Seoul considers 'no-rally day' at squares - The Korea Times

Settings

ⓕ font-size

  • -2
  • -1
  • 0
  • +1
  • +2

Seoul considers 'no-rally day' at squares

By Bahk Eun-ji

Squares and plazas in Seoul, open to all including protests and sit-ins, may get a "break" day.

Citizens have been calling for a "break" from rallies at Gwanghwamun Square, Cheonggye Plaza, Seoul Plaza and other public spaces in downtown Seoul, and the city government is seriously considering this.

Conservative groups hold a rally at Gwanghwamun Square, Oct. 3. Korea Times file
Conservative groups hold a rally at Gwanghwamun Square, Oct. 3. Korea Times file
Seoul Metropolitan Government said Tuesday it is considering designating a "no-rally day" regularly, a day without any protests, rallies, or other events at the locations so that the public can use them.

"The idea has been suggested multiple times during meetings of a civic committee which was formed to discuss the remodeling of Gwanghwamun Square," a city official said.

The spaces subject to the plan are Gwanghwamun Square, the western side of Seoul Plaza and Cheonggye Plaza. Once a day is designated, any events including rallies and protests will not be permitted on the day.

To set legal grounds to designate the day, the city needs to change ordinances. "We have been reviewing, in working-level discussions, whether changing the ordinances will be possible," the official said, adding details of the plan have not been decided yet.

The city said it will conduct a poll first to gather public opinion for the plan. If the public shows a positive reaction to the plan, the city will move to revise the ordinances and determine how often and which days should be designated as no-rally days.

Besides the poll, the city will also refer to the ordinances of other cities such as Berlin, London and Prague, about running such spaces.

The response to the plan is largely positive.

"It has been too loud for too long," said Ryu Kyung-sook, an office worker in a building nearby Gwanghwamun Square.

"The protests, rallies, their loudspeakers and endless speeches, have ruined my day. Are we asking too much if we, my coworkers and I, want to take a walk around the square during lunch time? Are we asking too much if we want to go home without hearing any loud voices from the speakers after work?"

Yim Chang-bin, who works at an office near the square, said, "Activist groups holding rallies make all the noise. They are singing, chanting and yelling every day."

Yim added, "I understand they are exercising their rights, but their chanting has become nothing but noise pollution. No one's listening. People just want to pass by the space quickly."


By Bahk Eun-ji

Squares and plazas in Seoul, open to all including protests and sit-ins, may get a "break" day.

Citizens have been calling for a "break" from rallies at Gwanghwamun Square, Cheonggye Plaza, Seoul Plaza and other public spaces in downtown Seoul, and the city government is seriously considering this.

Conservative groups hold a rally at Gwanghwamun Square, Oct. 3. Korea Times file
Conservative groups hold a rally at Gwanghwamun Square, Oct. 3. Korea Times file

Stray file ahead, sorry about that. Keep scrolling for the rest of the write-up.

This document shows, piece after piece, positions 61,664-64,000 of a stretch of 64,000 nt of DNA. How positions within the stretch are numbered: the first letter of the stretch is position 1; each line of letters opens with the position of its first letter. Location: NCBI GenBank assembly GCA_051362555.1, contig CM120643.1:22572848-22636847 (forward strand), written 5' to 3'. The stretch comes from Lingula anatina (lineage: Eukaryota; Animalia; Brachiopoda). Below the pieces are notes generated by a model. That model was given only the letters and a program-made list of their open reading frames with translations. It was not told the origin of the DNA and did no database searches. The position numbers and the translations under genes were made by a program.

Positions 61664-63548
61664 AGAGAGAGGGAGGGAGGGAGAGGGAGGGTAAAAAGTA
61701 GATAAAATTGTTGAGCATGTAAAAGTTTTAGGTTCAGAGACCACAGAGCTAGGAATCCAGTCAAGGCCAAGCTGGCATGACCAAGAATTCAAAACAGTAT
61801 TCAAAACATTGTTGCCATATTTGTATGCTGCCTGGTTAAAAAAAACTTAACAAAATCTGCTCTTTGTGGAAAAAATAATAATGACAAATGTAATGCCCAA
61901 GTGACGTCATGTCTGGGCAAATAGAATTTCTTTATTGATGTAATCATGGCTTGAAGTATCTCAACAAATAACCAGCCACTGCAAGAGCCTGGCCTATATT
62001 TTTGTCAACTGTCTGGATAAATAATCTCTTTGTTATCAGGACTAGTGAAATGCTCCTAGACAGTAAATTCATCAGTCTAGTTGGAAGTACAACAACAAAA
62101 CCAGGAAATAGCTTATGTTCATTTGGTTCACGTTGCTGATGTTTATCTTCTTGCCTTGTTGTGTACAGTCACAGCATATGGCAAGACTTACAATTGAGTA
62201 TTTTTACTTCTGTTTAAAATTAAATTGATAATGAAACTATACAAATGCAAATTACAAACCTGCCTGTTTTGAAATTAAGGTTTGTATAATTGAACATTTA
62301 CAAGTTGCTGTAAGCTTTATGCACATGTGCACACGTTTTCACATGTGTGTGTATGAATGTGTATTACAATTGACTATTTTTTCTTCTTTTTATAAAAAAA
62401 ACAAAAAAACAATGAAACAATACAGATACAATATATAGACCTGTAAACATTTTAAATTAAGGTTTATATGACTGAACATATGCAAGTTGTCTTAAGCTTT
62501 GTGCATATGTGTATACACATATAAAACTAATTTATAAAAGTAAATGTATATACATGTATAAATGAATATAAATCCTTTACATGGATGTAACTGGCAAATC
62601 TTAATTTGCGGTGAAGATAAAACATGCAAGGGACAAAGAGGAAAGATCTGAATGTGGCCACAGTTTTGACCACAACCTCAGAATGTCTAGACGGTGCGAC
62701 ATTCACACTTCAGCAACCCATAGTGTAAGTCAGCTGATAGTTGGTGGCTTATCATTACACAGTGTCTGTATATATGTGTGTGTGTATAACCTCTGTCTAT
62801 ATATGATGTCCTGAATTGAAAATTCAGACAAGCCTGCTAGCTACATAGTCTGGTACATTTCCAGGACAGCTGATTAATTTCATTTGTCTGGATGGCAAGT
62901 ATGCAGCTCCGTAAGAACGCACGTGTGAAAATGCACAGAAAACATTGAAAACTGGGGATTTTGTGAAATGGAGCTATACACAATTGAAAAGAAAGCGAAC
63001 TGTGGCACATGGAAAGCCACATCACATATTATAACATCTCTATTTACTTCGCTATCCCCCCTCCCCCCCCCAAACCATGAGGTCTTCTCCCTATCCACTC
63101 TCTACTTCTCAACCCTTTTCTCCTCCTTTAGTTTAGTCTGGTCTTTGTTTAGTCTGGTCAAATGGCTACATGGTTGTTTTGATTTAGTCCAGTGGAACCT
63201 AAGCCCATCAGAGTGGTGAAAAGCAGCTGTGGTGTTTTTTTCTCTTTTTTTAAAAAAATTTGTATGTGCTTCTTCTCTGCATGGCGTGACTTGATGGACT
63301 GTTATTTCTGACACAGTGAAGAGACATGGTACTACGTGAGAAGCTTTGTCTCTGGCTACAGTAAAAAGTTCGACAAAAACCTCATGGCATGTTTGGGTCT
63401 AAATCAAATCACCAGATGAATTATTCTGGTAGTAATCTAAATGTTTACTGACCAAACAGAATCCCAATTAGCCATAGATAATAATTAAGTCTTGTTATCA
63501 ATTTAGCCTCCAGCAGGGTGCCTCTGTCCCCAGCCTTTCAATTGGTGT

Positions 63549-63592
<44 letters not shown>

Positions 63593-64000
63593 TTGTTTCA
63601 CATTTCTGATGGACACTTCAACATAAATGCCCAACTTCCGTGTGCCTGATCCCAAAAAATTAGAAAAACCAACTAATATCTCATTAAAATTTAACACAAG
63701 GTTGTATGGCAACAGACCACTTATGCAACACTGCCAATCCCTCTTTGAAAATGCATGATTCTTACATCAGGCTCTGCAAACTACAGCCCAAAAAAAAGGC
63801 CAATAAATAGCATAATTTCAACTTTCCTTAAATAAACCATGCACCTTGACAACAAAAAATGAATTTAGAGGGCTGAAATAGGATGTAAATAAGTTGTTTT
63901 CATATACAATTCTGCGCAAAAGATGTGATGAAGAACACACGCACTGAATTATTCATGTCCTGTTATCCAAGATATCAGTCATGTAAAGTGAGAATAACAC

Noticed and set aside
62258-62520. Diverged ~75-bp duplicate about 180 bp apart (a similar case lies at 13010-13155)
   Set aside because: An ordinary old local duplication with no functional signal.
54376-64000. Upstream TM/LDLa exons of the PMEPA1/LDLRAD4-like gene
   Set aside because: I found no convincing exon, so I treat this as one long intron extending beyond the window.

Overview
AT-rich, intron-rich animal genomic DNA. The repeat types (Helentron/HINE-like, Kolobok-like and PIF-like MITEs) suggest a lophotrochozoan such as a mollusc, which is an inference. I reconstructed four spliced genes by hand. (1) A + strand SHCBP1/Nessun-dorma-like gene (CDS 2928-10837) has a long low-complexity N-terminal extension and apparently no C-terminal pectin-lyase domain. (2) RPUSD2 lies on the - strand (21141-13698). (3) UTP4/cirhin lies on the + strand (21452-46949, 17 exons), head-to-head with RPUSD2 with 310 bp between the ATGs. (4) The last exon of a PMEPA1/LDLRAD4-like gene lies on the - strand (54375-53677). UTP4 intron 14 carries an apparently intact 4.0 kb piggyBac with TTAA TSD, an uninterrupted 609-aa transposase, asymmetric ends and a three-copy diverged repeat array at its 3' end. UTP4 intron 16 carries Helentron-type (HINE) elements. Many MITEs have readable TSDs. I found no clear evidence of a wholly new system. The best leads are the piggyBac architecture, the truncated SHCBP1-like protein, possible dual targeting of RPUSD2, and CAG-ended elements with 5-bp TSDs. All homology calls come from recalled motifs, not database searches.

Seoul Metropolitan Government said Tuesday it is considering designating a "no-rally day" regularly, a day without any protests, rallies, or other events at the locations so that the public can use them.

"The idea has been suggested multiple times during meetings of a civic committee which was formed to discuss the remodeling of Gwanghwamun Square," a city official said.

The spaces subject to the plan are Gwanghwamun Square, the western side of Seoul Plaza and Cheonggye Plaza. Once a day is designated, any events including rallies and protests will not be permitted on the day.

To set legal grounds to designate the day, the city needs to change ordinances. "We have been reviewing, in working-level discussions, whether changing the ordinances will be possible," the official said, adding details of the plan have not been decided yet.

The city said it will conduct a poll first to gather public opinion for the plan. If the public shows a positive reaction to the plan, the city will move to revise the ordinances and determine how often and which days should be designated as no-rally days.

Besides the poll, the city will also refer to the ordinances of other cities such as Berlin, London and Prague, about running such spaces.

The response to the plan is largely positive.

"It has been too loud for too long," said Ryu Kyung-sook, an office worker in a building nearby Gwanghwamun Square.

"The protests, rallies, their loudspeakers and endless speeches, have ruined my day. Are we asking too much if we, my coworkers and I, want to take a walk around the square during lunch time? Are we asking too much if we want to go home without hearing any loud voices from the speakers after work?"

Yim Chang-bin, who works at an office near the square, said, "Activist groups holding rallies make all the noise. They are singing, chanting and yelling every day."

Yim added, "I understand they are exercising their rights, but their chanting has become nothing but noise pollution. No one's listening. People just want to pass by the space quickly."


Bahk Eun-ji ejb@koreatimes.co.kr


Top 10 Stories

X
CLOSE

LETTER

Sign up for eNewsletter